Terri Schiavo Autopsy Blatant Fraud
This is totally political. The establishment is pro-euthanasia. Everyone
The smirking coroner in his white lab coat relished his false statements, as
The autopsy was inconclusive as to why her heart stopped, but they still say
Sydney Morning Herald | June 17, 2005
By Mitch Stacy
An autopsy on Terri Schiavo, who was at the centre of a right-to-die battle, has backed her husband's contention that she was in a persistent vegetative state, finding that she had massive and irreversible brain damage and was blind.
The US Medical Examiner's office also said there was no evidence Mrs Schiavo was strangled or otherwise abused. But what caused her collapse 15 years earlier remained a mystery.
Autopsy results on the 41-year-old were made public on Wednesday, more than two months after her death on March 31 ended a right-to-die battle between her husband and parents that engulfed the courts, Congress and the White House.
The Pinellas-Pasco Medical Examiner, Jon Thogmartin, said Mrs Schiavo died from dehydration. She did not appear to have suffered a heart attack and there was no evidence she had been given harmful drugs.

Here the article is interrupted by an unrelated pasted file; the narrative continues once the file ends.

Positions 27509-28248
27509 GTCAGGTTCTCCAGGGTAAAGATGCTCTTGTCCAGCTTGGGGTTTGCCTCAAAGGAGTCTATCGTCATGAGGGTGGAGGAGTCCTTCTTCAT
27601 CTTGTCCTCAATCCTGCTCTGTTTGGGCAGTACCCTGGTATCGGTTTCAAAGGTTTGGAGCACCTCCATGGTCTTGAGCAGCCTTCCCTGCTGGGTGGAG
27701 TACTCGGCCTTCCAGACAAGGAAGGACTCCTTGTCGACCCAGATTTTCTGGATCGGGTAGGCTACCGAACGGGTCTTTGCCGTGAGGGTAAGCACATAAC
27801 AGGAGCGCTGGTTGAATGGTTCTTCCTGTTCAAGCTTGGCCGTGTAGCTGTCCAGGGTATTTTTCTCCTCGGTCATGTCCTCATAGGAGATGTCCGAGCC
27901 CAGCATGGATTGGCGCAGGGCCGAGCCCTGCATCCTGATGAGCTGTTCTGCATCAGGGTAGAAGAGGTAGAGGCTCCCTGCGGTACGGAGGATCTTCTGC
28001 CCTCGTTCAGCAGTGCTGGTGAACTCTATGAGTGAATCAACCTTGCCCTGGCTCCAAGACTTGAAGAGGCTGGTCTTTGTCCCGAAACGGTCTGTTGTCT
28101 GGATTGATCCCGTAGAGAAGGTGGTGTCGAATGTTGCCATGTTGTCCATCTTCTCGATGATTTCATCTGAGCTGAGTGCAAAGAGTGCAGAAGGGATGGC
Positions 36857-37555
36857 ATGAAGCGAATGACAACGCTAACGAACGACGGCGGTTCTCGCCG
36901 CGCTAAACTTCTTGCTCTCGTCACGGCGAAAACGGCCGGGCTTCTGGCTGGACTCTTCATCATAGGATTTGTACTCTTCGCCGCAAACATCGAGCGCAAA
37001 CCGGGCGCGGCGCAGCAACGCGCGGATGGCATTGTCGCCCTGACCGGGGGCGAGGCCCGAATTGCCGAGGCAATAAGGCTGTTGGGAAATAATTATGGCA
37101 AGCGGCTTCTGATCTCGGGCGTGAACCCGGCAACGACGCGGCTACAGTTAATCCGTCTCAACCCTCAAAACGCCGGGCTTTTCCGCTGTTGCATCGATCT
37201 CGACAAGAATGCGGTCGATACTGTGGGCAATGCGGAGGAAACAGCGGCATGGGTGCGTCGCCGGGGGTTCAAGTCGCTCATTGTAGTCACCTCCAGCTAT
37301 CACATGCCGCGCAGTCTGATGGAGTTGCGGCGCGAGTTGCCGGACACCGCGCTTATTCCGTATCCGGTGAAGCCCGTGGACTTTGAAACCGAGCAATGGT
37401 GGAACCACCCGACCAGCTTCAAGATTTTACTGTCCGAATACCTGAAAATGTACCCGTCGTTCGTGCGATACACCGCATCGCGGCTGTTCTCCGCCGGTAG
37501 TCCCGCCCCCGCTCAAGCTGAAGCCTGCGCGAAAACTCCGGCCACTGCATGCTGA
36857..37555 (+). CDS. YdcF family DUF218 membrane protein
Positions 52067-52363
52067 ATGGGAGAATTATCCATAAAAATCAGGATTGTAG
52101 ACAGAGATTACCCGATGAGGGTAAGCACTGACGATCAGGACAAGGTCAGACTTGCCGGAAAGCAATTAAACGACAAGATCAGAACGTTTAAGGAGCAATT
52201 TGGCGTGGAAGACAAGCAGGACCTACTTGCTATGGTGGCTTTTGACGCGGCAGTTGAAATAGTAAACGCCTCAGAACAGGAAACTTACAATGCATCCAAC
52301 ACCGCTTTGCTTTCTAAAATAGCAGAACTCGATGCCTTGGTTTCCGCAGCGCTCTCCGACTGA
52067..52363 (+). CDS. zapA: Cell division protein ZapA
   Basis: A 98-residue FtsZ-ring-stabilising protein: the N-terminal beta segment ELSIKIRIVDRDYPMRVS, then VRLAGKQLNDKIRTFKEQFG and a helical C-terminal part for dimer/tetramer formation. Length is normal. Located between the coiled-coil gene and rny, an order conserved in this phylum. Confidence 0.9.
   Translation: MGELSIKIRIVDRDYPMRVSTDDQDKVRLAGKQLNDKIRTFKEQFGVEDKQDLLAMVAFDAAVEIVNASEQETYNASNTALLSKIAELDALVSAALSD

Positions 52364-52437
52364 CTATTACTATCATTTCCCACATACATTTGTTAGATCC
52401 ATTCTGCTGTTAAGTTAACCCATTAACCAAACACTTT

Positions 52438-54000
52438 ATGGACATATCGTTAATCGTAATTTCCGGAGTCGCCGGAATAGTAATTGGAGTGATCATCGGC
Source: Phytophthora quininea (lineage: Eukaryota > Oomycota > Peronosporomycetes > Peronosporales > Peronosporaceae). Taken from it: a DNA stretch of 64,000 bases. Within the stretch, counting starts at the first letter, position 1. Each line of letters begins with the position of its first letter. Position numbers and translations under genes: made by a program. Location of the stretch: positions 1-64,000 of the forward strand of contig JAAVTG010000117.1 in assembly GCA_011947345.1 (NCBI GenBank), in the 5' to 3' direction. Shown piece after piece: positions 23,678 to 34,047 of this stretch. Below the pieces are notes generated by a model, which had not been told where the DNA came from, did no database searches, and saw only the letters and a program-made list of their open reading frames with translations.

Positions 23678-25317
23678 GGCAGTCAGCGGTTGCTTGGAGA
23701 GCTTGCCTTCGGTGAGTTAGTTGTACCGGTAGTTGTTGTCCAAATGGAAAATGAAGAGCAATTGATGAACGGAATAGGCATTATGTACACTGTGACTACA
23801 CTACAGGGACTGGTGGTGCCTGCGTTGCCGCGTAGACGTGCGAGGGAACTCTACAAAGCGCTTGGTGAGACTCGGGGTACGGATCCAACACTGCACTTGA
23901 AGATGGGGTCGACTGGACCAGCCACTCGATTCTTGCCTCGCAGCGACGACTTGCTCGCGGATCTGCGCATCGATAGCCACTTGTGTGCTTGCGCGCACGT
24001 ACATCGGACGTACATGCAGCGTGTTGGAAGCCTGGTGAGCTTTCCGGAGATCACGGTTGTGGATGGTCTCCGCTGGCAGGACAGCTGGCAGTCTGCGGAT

Mr Thogmartin also said the "vision centres of her brain were dead", and her brain was about half of its expected size when she died 13 days after the feeding tube's removal.
Michael Schiavo said his wife would never have wanted to be kept alive in what court-appointed doctors concluded was a persistent vegetative state with no hope of recovery.
Mrs Schiavo's parents, however, doubted she had any such end-of-life wishes and disputed that she was in a vegetative state.
The Medical Examiner's conclusions countered a videotape released by the parents of Terri Schiavo in her hospice bed that showed her appearing to turn towards her mother's voice and smile, moaning and laughing. Doctors said her reactions were automatic responses and not signs of thought or consciousness, and therapy would not have helped.
About 40 judges in six courts were involved in the Schiavo case at one point or another. Six times, the US Supreme Court refused to intervene.
As Mrs Schiavo's life ebbed away following the final removal of her feeding tube, Congress rushed through a bill to allow the federal courts to take up the case. President George Bush signed it on March 21, but federal courts refused to step in.